The COVID-19 pandemic that we have all been living through for well over a year now has had many varying effects on people around the world. For many families, coping with lockdown has brought people closer together, stepping away from life’s distractions and giving them more time to spend together at home. For others, that precise situation of spending more time at home, as well as additional pressures around childcare, money and health, has placed an untenable strain on relationships.
Separation and divorce rates have been increasing around the world, with some experts warning that this phenomenon will not slow down any time soon, as the full after-effects of the pandemic make themselves known. Partnerships that are already under pressure can find themselves strained beyond repair with increased time spent together and worries coming far more to the fore when work or leisure options outside the home are suddenly curtailed. While separation can be incredibly painful and difficult to endure, how can couples work to lessen the impact and help smooth the way forward?
How can couples work to lessen the impact and help smooth the way forward?
Helping your children
First and foremost, it is important to help any children from the union or marriage, or who live with the separating couple, to cope with the changes that come with a partnership coming to an end. They will already have undergone unprecedented changes in their lives due to the pandemic, including remote learning instead of going to school, not being able to see friends and family members and getting to grips with technology like never before.
Take time to explain what’s happening in an age-appropriate way and reassure them that they will always be loved and looked after, no matter what happens. Find someone to talk to if they would rather speak to a third party and keep their school in touch with your situation so they can offer an additional support avenue for your children if necessary.
Dealing with ill health
Coronavirus has led to many people falling ill at varying degrees of severity. In addition, pressure on hospitals and healthcare providers has led to some routine check-ups and operations being postponed. In some cases, health conditions have also been relegated or even missed through lack of resources or people feeling nervous about coming forward to get symptoms checked out. If someone in the household is experiencing a medical condition or health issue, this must take precedence over any of the smaller details of separation.
Healthcare provisions need to remain in place, with any household changes relating to a separation carefully planned around ensuring that provision continues uninterrupted. Take care of everyone’s mental health and emotional wellbeing too – separation can be an intensely emotional time and it is vital to put the right level of support in place to help with this aspect of healthcare, such as counselling or wellbeing therapies, alongside any physical treatments or medications that may be required.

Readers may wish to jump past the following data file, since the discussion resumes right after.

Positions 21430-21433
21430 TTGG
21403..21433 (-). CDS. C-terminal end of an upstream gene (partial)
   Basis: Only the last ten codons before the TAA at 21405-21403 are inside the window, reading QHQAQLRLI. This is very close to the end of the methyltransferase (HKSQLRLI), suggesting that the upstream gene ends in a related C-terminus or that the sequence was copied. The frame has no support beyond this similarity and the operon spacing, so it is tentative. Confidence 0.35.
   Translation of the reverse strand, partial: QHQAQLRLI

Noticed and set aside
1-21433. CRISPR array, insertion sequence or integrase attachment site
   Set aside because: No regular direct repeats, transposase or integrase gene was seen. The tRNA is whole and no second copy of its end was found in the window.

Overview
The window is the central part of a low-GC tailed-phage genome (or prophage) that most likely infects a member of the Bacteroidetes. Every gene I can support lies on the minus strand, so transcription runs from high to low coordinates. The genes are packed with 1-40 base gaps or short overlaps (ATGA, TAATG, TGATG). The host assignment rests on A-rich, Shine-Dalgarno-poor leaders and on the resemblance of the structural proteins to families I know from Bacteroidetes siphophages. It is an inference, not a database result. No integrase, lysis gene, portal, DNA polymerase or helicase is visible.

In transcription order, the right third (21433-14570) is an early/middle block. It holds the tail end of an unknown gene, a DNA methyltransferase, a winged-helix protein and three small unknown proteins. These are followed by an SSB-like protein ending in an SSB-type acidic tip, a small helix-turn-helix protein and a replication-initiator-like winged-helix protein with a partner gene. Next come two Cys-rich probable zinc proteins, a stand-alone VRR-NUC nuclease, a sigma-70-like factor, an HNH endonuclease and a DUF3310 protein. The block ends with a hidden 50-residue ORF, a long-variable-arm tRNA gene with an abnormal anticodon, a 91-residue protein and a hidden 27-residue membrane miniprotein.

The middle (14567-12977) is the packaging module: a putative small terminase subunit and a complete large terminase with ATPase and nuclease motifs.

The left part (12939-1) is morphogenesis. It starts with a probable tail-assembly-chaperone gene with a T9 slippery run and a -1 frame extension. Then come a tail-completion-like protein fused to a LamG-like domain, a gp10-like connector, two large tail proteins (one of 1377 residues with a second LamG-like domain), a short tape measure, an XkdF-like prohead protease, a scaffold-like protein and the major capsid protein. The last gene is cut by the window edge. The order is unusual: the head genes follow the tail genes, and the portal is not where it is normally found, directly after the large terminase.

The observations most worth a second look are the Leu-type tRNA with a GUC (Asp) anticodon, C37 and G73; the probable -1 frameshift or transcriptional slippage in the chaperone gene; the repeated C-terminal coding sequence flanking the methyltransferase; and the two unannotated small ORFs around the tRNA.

COVID-19 caused financial chaos for a huge number of people who either lost their jobs or businesses totally, were placed on furlough or who found that their insurance policies didn’t cover quite what they needed them to. Negotiating a separation or divorce at the same time as juggling income and expenditure in order to keep afloat is not easy. However, hiding from the problem will only make it worse, so it is vital to work out exactly what your finances are and how to manage and divide them in the event of a split.
Areas such as a mortgage or rental arrangements for the main place of residence, plus any savings, assets, pensions, business ownerships etc. need to be covered and agreements come to, in order to enable all parties involved to be able to maintain an appropriate lifestyle. It could be that engaging a solicitor or financial adviser for this work can remove much of the emotion and worry to make the way ahead clearer for everyone.
Knowing your rights
Separating at any time involves a lot of emotion, but especially so when it is caused by, or directly follows a major global event such as the COVID-19 pandemic. That said, however, it is important to keep your head and make sure that you are fully aware of the legalities around your responsibilities – and rights. For example, a married couple, or two people who have undergone a civil ceremony will be in a very different legal position to two people who have lived together as what is known in some circles as ’common-law’ spouses. Divorce brings with it different requirements and legal protections than for two people who have lived together for a while and are now agreeing to part ways.
Always consult a solicitor if you are at all unsure about what you are entitled to, from finances and living arrangements to the crucial area of child access and maintenance agreements. Never let your heart overrule your head in this area, as it is essential that each party can move forward with their rights acknowledged and the partnership dissolved in the best way for as many involved parties as possible.
Finally, talking about separation or divorce needn’t automatically mean that you have to follow through with it in the end. Keep on talking and try to understand each other’s point of view. Coping with lockdown has placed huge pressures on many, many people and this can lead to high emotions and rash decisions. Consider going for some counselling sessions, either in person or via video link. Talk to each other about what you want your future to look like – you may discover that you still have more in common than you might think.
Again, a third party arbitrator or counsellor could help you and your partner or spouse see things in a different way, or they could help make the first steps towards separation a little bit easier.